Violent Content

Bloody violence is played as a dark punchline throughout this film. We see people viciously tortured, then shot in the face or forehead at point-blank range. People are shot in the upper body and chest, their crimson viscera blowing out on a variety of white surfaces.

A guy’s bloody, severed head is placed on someone’s desk as a "gift." A dead body is hung up on a snowy road sign. And Nels pummels numerous faces into bloody pulp—knocking out teeth, lacerating foreheads and breaking noses with his fists and with the butt of a sawed-off hunting rifle.

Of course, that also means that there are lots of bodies to be disposed of, too. Accordingly, we seem them wrapped in plastic, blood-smeared sheets and rolls of chicken wire.

A gang leader named Viking talks of butchering and mutilating an enemy. He also takes a swing at his angry wife’s face. She ducks away and grabs him forcefully by the crotch, reducing him with incapacitating pain.

Nels uses his huge snowplow to sweep a vehicle off the road. And a parachuting man is sucked up into a large snowblower and reduced to a rain of red goop and fabric.

At one point, Nels is so distraught over his son’s death that he swigs half a bottle of alcohol and sticks the barrel of his hunting rifle in his own mouth. (Someone stops him, though, before he pulls the trigger.)

Crude or Profane Language

Two f-words and half a dozen s-words are joined by single uses each of “d--n,” “a--,” “h---” and “b--tard.” God’s and Jesus’ names are misused about a dozen times total (six times with “god” being combined with “d--n”). Someone uses a crude hand gesture.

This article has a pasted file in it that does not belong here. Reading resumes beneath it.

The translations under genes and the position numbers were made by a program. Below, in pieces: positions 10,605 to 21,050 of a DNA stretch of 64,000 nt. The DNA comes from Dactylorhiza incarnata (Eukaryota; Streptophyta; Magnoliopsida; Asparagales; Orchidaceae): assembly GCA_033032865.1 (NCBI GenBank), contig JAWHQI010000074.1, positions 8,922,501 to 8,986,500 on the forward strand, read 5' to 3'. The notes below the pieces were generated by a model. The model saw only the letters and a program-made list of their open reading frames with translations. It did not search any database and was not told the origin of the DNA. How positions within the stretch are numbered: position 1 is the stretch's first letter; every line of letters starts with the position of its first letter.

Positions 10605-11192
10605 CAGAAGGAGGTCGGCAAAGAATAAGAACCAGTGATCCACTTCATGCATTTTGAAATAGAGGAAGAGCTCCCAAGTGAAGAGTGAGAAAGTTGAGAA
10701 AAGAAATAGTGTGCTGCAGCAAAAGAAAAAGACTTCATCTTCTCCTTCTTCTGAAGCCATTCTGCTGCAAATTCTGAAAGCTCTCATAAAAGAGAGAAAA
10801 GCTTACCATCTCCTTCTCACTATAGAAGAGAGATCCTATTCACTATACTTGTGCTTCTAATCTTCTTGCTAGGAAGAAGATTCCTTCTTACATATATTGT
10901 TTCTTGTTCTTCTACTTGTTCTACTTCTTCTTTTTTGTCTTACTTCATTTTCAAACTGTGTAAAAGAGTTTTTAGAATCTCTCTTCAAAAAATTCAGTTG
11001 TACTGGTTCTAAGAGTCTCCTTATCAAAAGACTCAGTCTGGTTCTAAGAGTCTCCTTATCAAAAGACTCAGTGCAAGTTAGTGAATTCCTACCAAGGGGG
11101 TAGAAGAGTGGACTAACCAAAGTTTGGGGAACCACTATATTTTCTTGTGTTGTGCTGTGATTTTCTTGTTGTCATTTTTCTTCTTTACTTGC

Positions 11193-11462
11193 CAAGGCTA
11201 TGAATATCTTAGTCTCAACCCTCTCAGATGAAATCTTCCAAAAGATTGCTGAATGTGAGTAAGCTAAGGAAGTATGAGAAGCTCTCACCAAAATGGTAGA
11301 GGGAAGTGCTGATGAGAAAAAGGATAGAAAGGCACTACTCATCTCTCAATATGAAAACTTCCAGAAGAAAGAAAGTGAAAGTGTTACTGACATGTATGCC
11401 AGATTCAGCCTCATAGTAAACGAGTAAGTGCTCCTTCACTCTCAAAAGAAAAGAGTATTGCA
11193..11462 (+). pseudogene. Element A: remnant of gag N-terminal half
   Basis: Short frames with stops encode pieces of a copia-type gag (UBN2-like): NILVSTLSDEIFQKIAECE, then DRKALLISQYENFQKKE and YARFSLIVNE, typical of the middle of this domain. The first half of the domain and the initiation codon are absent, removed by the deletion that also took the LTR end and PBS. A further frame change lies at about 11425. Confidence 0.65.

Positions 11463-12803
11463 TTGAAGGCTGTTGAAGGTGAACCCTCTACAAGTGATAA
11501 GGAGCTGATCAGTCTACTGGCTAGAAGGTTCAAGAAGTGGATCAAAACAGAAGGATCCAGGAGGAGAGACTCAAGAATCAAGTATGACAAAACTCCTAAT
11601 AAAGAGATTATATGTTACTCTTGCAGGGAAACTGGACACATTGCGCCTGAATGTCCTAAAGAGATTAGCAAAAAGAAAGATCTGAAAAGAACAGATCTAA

Drug and Alcohol Content

The central driving force in this story is the drug trade in a small resort town. We see numerous bags of cocaine being shuffled around and hidden. We also hear stories about people using the drug.

A guy gets injected with a lethal overdose of heroin. Several different people (including Nels’ wife) smoke marijuana. Patrons at a local hotel sip mixed drinks. Nels swigs from a bottle of booze, too.

Other Negative Elements

Crude racial slurs get tossed around about regularly, demeaning both whites and Native Americans. The camera watches closely as a dog defecates.


Cold Pursuit isn’t what most people will probably go in thinking it is.

The film is an adaptation of director Hans Petter Moland’s 2014 black comedy In Order of Disapperance. Aiming for a gritty, Coen Brothers-like "charm," this bloody thriller grins bleakly and satirically at the revenge films Liam Neeson has been starring in for the last decade or so.

But it misses its mark by a good snowplow’s length. In fact, Cold Pursuit unspools at least a third of the way through before audiences begin to realize that it’s intended as a funny bloody revenge flick. Indeed, all of the film’s sordid cinematic rabbit trails—filled with racial slurs, winks at cultural appropriation, crude chortles about sexual abuse, brutal executions and scenery-painting eruptions of blood—are all supposed to be chuckle-worthy movie gems.

And here I thought the film was just poorly made and foul.

Silly me.

Pro-social Content

Objectionable Content

Summary Advisory

Plot Summary

Christian Beliefs

Other Belief Systems

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Episode Reviews



Readability Age Range



Liam Neeson as Nels Coxman; Laura Dern as Grace Coxman; Micheál Richardson as Kyle Coxman; William Forsythe as Brock; Tom Bateman as Trevor 'Viking' Calcote; Emmy Rossum as Kim Dash; Julia Jones as Aya; Tom Jackson as White Bull


Hans Petter Moland ( )





Record Label



In Theaters

February 8, 2019

On Video

May 14, 2019

Year Published



Bob Hoose

Content Caution